What we need in Christchurch is a suite of fantastic, complementary new facilities that bring people, events and prosperity into all corners of the city and the region – facilities that are based on more than just pretty pictures
Business case first, pretty pictures second –
By Paul Haggath
There is a term used in the construction industry that makes me laugh and cry in equal measure – ‘value engineering’.
This is when we design something that we can’t afford, eventually carve big chunks out of it to get back to an acceptable budget, and then try to manage the disappointment of stakeholders who saw and bought into the original concept. Images of the Christchurch Central Recovery Plan, particularly the covered stadium and the convention centre, are prime examples.
Now, Christchurch is planning to spend a combined $800 million on the planned Metro Sports Facility and multi-use arena. This is on top of the newly commenced $475 million convention centre and $135 million already spent to reconstruct the town hall.
As a city, we are unlikely to ever recover that kind of capital cost. That’s not to say we shouldn’t build them. Quite the contrary – a well thought-out venue strategy is an asset to any city’s economy. But these venues need to wash their own face and make commercial sense.
‘Build it and they will come’ seems often to be the philosophy, but history shows every time that no, they won’t. Decisions need to be made based on sound and realistic expectations, and many such venues around the world have failed to meet their minimum financial requirements. As a rule of thumb, my advice to clients is always to take the very worst case, and then work out if it still works at 60% of that.
The Christchurch Central Recovery Plan was based on great logic. It reflected the best of what we wanted for a bigger, bolder Christchurch. Some impressive artistic imagery was produced and billboarded, illustrating what the Metro, the convention centre and the stadium would look like. But stubborn inflexibility to change and develop these ideas has stymied the projects ever since.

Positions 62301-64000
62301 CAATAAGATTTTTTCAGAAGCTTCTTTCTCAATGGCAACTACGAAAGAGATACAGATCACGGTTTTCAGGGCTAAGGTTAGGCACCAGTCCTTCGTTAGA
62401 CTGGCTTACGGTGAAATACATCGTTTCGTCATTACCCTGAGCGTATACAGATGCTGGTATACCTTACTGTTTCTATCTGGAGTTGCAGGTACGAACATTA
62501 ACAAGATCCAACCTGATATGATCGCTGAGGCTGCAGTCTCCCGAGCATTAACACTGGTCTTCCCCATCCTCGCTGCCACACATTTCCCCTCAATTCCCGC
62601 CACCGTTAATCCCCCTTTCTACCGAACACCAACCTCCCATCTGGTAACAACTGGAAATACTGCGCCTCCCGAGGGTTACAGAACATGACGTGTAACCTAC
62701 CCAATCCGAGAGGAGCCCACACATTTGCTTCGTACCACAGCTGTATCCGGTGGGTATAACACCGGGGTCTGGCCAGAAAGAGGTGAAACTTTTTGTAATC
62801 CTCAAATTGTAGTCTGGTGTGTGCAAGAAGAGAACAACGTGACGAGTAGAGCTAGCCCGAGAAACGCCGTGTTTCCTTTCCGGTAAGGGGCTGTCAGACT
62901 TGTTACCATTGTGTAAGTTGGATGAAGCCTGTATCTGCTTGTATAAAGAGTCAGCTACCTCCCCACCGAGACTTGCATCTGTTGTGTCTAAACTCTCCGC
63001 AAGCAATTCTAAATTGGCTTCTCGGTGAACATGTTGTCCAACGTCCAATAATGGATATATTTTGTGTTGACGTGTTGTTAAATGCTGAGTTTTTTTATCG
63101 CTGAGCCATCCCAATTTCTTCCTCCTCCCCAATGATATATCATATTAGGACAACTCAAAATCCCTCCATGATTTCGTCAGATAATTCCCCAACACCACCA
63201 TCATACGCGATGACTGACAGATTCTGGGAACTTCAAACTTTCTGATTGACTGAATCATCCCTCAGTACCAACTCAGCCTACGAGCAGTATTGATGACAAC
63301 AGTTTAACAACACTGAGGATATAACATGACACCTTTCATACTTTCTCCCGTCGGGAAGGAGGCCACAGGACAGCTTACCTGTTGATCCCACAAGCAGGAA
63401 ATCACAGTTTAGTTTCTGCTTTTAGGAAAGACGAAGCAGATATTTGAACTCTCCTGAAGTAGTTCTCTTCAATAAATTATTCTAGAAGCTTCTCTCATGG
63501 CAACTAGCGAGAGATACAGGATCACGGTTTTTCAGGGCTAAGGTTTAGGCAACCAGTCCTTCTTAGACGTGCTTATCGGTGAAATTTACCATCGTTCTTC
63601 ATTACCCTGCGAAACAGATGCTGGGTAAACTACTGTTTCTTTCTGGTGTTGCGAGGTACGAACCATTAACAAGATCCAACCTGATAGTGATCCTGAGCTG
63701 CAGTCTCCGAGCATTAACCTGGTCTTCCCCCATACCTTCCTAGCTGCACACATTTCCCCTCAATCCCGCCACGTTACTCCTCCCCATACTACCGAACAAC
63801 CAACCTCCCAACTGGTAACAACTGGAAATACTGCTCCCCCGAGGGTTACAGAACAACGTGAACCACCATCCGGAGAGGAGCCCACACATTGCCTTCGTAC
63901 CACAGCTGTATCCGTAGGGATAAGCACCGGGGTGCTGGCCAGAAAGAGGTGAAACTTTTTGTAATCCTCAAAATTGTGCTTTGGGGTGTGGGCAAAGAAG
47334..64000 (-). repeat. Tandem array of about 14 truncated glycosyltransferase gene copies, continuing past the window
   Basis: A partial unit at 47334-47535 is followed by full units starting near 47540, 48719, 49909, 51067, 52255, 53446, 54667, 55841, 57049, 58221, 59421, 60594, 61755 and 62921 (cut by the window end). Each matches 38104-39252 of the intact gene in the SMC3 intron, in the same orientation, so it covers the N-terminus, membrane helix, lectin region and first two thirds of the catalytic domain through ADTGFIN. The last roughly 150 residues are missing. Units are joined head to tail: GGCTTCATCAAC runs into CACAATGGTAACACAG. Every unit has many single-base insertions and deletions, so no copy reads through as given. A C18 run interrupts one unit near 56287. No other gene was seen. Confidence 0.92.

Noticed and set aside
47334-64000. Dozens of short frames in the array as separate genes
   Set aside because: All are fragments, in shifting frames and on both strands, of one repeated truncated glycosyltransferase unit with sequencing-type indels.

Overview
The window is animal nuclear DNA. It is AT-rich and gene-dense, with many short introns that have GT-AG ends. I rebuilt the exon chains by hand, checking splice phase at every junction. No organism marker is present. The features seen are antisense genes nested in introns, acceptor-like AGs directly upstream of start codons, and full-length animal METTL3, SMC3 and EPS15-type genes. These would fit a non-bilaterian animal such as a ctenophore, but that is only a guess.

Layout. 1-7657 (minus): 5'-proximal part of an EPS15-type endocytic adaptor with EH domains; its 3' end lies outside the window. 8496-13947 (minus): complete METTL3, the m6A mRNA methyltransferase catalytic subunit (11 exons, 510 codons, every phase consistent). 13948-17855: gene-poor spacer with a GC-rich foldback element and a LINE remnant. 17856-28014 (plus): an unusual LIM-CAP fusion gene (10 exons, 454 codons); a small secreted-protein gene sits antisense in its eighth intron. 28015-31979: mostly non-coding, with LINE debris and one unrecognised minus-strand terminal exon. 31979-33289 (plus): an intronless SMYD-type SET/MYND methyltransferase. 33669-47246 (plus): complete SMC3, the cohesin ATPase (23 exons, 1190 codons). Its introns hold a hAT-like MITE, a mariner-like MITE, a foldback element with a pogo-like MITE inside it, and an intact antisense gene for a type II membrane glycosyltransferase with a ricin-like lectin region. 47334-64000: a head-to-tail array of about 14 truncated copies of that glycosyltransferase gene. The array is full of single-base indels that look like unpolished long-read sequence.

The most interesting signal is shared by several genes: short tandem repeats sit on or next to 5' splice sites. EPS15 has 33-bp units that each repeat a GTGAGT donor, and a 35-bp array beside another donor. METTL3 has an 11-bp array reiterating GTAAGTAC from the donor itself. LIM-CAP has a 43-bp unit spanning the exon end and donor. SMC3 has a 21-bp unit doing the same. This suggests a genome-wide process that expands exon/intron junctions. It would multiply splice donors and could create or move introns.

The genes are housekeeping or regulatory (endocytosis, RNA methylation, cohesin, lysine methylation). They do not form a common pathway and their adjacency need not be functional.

After many years of irritable financial grumbling between the government and the Christchurch City Council, last year the council, government and newly formed Stadium Trust commissioned a prefeasibility study to evaluate what a new arena should look like. At the end of August, the study was published.
While the report recognised the importance of making the venue multi-use, it fixated on a handful of sporadic events and then made the assertion that without a roof and a retractable pitch, the stadium will make a loss.
The study does little to justify its conclusions. Where I expected to see a carefully considered evaluation of economic viability and needs, I found a lot of emotive text and imagery and no real analysis of any substance.
The authors clearly believe that the city decided long ago it wants a stadium with a roof, so the report sets out to confirm this as a requirement. Why? So we can attract more concerts. Recently, Adele made headlines for completing her open-air concert in Auckland in the pouring rain. Did her fans leave the arena? No, they donned rain ponchos and clapped all the louder.